STARTING A FIT SESSION

STARTING A FIT SESSION


FIT can be tailored to one brief session or a course of therapy over several weeks. Not all elements need be covered in a single session.



In the spirit of motivational interviewing, all but the briefest sessions should begin by establishing rapport and negotiating the session’s agenda. When delivering FIT remotely by phone or internet, check that the client is somewhere where they feel comfortable, relaxed, private, and free from distractions.



Key skills for the practitioner are listening actively and with empathy, accepting that the client alone has the answers to their problem. It is important to help the client resolve ambivalence about behaviour change by reflecting back to them the emotional content of what they are saying. The purpose of the FIT interview is to elicit the client’s solutions to their problem and to train them to use functional imagery to support their motivation to achieve those solutions.



There is more information about motivational interviewing here and about communication skills here.

Negotiating the agenda



Negotiating the session’s agenda informs the client of what the practitioner has planned for the session. This process allows the client to give their permission to discuss sensitive topics about why they came to see the practitioner. However, it is up to the client to agree or disagree with this agenda. In this instance, the spirit of autonomy and partnership are encompassed as it is crucial to negotiate the agenda in a collaborative manner. If the client feels that they are not ready to discuss a specific issue, the spirit of autonomy takes forefront.



The following extract exemplifies how the negotiating agenda conversation may progress.



Interviewer: I looking forward to hearing about your experiences but before we start I would it be ok if I tell you what I have planned for the session? [asking permission]

Client: Yes, that’s ok.

Interviewer: Good. For our session today, we could start out by briefly talking about why you are here and I will ask you to complete a questionnaire, if that’s ok. Then we will talk a bit more about why you are here and we will explore what imagery is and how it can be helpful. Does that all sound okay to you? Is there anything else you would like to put on the agenda to talk about today?” [collaborating on agenda setting]

Client: Yes that sounds good. I’m happy with that.

Interviewer: I would also like to let you know that you are free to stop this session and if there is anything that makes you feel uncomfortable in today’s session, please let me know. It is your choice what we talk about [reinforcing autonomy]. How does that all sound to you?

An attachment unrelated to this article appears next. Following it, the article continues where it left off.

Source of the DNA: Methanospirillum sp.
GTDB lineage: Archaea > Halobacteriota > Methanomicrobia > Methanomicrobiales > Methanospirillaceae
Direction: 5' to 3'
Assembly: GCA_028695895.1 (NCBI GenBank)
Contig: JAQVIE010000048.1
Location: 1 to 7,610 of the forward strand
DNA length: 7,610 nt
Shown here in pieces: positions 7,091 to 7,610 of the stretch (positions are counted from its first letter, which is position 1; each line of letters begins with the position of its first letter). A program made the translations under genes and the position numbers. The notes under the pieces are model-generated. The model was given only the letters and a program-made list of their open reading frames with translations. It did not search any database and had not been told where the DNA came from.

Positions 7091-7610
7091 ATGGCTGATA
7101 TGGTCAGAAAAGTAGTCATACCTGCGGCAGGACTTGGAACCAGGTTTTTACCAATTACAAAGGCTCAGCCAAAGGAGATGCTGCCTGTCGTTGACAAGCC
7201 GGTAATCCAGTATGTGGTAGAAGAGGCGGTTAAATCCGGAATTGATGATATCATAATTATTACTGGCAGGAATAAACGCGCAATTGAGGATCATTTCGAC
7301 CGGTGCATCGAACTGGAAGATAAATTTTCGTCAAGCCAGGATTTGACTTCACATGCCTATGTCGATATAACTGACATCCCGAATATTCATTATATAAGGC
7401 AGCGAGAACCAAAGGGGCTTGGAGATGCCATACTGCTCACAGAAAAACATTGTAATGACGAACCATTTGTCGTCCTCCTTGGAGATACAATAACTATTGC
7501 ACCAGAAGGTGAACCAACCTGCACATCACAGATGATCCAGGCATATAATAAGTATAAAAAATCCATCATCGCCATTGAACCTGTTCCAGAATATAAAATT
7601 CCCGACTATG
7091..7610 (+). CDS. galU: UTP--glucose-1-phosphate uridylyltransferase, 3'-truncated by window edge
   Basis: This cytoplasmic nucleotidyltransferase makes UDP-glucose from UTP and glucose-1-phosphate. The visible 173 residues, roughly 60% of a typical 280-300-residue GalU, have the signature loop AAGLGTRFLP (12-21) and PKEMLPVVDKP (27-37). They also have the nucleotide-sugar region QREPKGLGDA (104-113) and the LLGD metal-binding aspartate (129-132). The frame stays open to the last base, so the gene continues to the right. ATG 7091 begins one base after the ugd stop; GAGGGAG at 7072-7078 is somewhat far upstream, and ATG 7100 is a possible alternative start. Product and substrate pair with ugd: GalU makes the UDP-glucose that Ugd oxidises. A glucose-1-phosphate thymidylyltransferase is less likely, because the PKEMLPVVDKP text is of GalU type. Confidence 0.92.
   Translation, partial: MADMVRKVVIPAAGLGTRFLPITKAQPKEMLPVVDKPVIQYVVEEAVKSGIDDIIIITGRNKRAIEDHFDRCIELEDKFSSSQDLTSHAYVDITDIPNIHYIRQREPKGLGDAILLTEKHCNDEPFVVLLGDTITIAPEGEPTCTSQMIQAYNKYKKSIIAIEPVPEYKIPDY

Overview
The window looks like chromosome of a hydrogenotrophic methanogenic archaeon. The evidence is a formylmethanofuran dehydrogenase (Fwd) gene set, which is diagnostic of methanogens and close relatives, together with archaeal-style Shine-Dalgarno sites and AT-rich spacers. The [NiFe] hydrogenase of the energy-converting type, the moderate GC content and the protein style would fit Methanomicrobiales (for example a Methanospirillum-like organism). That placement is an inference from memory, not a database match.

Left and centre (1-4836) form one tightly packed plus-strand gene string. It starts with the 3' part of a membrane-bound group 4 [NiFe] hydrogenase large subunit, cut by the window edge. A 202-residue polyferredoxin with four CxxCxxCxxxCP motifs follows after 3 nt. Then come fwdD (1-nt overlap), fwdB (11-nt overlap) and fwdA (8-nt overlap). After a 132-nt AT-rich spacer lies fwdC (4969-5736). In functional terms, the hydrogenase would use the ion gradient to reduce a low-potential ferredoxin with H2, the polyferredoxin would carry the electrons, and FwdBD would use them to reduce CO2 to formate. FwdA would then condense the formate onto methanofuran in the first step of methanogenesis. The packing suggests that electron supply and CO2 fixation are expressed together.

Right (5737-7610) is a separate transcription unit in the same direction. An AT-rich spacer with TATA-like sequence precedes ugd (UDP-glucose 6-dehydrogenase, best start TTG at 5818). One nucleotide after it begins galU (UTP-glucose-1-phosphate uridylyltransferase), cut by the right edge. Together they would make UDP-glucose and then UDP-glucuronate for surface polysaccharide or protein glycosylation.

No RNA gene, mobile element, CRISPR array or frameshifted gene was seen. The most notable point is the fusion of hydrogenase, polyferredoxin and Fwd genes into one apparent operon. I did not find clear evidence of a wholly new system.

Client: I’m happy with that.

Establishing rapport



Even in a very brief session where there is no scope for negotiating an agenda, it is important to begin with open questions that allow the client to talk about what matters most to them. Doing so provides a collaborative context for the interview and acknowledges that the client, not the interviewer, is the expert in their problem and potential solutions. Asking the client why they are seeking help is a good start as it demonstrates a willingness to listen and to try and understand their concerns.



Below are two scenarios, the first using a conventional ‘doctor-patient’ approach and the second taking a client-centred approach. Note that while the second approach might seem less direct, it elicits more information, reveals what the client knows already and what is motivating them, and gets to the point of what help they want more quickly.



Doctor-patient approach

Doctor: Looking at my notes, I see you’ve come to talk about losing weight.

Patient: Yes, that’s right

Doctor: Do you feel you eat healthily?

Patient: Yes

Doctor: Do you take much exercise?

Patient: Not really. I’m not sure what I could do.



Client-centred approach

Interviewer: Can you tell me why you have come here today? [open question]

Client: Last time we met, you said that I was at risk of developing diabetes and that has been worrying me. I’d like to try and lose some weight.

Interviewer: You’d feel happier if you could lose weight [reflecting back their concerns]. What have you been thinking about doing? [open question]

Client: Well, I’ve started eating more healthily but I really need some advice on exercising.